My SO is my best friend and I enjoy his company. But I would not enjoy his company at the barn. And he's happy to stay home

                                  At the same time, he is very supportive of my "hobby" and would never consider making me feel guilty for the time I spend with my horse.
                                  Barn rat for life

                                  Comment


                                  • #18
                                    Sometimes the person in your life is truly happy you have your "own thing" to do. Sometimes they want to share with you and sometimes not. If they have their "own thing" to do - it should work both ways.

                                    I just don't get why the "thumbs down" happening on this post.

                                    Comment

                                    • Original Poster

                                      #19
                                      I agree, Shine, that one needs their own thing to do. I don't think he'll ever take over "my" barn time. I'm more than happy to share my life of horses with him and to teach him about them but he has his own hobbies, too.

                                      Originally posted by Shine View Post
                                      Sometimes the person in your life is truly happy you have your "own thing" to do. Sometimes they want to share with you and sometimes not. If they have their "own thing" to do - it should work both ways.
                                      Originally posted by RugBug
                                      Don't throw away opportunities because they aren't coming in exactly the form you want them to.

                                      Comment


                                      • #20
                                        To add to what katarine wrote---I think it's very important that if your boyfriend/husband wants to ride (but isn't truly into horses in quite the same way) you MUST find a horse you can trust with him. Otherwise you get really sick of having to work on his horse's issues and listening to him complain. A friend and I always say, "I can only ride one horse at a time!"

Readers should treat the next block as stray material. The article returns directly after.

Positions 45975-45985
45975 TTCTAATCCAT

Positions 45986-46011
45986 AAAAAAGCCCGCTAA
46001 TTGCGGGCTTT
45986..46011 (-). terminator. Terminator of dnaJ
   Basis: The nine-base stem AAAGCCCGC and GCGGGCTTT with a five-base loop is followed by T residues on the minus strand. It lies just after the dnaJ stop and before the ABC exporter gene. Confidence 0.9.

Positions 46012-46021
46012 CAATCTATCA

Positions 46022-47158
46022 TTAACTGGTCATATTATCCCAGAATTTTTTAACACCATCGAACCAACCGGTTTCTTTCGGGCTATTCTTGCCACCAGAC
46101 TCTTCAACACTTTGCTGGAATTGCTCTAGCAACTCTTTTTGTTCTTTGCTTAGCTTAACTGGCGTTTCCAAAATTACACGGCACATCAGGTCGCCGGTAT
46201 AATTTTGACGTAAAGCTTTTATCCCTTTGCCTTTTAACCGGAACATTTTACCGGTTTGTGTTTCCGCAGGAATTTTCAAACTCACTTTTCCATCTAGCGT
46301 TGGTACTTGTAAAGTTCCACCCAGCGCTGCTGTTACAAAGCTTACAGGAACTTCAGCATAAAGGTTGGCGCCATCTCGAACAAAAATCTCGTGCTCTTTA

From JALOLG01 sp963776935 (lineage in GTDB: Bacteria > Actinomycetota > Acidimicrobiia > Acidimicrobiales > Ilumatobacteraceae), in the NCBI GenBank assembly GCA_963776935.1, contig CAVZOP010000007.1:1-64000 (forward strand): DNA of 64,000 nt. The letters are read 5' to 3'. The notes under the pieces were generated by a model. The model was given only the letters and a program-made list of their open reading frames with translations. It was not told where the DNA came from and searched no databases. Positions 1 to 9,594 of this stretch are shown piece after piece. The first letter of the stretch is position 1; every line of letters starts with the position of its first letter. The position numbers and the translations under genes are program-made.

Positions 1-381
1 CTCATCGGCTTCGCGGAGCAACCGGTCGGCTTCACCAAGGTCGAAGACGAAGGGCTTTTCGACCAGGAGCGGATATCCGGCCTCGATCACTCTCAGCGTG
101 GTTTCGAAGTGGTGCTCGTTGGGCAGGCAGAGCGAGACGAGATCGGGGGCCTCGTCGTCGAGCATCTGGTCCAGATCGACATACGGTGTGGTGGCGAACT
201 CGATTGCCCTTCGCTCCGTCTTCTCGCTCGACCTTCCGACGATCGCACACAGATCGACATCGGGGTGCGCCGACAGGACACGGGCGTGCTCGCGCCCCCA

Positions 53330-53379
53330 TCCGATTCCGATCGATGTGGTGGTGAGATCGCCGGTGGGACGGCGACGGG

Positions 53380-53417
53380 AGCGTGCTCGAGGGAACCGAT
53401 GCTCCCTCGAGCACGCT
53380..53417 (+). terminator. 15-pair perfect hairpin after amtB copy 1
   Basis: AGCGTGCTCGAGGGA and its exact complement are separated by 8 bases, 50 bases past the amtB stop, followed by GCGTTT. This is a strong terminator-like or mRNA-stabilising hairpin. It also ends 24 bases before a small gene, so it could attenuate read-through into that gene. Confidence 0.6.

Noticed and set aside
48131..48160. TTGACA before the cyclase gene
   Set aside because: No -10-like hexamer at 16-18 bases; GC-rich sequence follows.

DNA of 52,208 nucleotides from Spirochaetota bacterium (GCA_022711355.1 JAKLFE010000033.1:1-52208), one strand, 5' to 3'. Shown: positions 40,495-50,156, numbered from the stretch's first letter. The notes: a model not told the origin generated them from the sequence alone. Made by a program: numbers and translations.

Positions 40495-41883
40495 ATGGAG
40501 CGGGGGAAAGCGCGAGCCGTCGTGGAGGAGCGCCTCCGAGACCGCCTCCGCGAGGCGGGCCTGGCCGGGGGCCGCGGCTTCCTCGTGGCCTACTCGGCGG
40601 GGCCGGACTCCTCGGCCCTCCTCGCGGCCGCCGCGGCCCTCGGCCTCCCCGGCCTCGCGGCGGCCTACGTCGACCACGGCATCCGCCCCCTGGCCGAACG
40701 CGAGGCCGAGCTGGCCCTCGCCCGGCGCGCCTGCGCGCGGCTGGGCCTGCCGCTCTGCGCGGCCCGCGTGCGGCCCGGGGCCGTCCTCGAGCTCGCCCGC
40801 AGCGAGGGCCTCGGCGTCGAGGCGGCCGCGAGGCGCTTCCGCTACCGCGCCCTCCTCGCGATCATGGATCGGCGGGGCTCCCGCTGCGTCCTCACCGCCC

In fact she bought a greenish horse from a friend for her green boyfriend (we all knew it wasn't the best idea). The two did okay together but there are just some issues they can't work through, and she does not have the time to do it for him, and she worries. Last weekend she found a very broke, laid back trail horse that he will hopefully also like. I think the thought of being able to ride and not worry about them has lifted a huge weight off her shoulders.

                                        I was ready to kill my DH until he found his current horse. I don't have to do any traning for him; she is good enough and if he doesn't like something he needs to work on it himself. However, it's up to me to figure out saddle fit issues, nutrition issues, other health issues, etc, and to keep on top of the deworming, vaccinations, calling of the farrier, etc.

                                        He helps with chores when I request it, otherwise I do the majority, and I have a teenage son that helps, and also rides. DH also helps get hay, and built our run-in, hay storage, and fencing, and maintains it all. So I won't complain about doing all the other stuff that I do.

                                        He doesn't ride as often as I do, which works out great. I like the me time as well. We have gone to SD for horse-riding vacations twice now and he loves doing that. He took lessons the last 2 winters with me, probably won't this year, which is fine. We seem to have found a nice balance.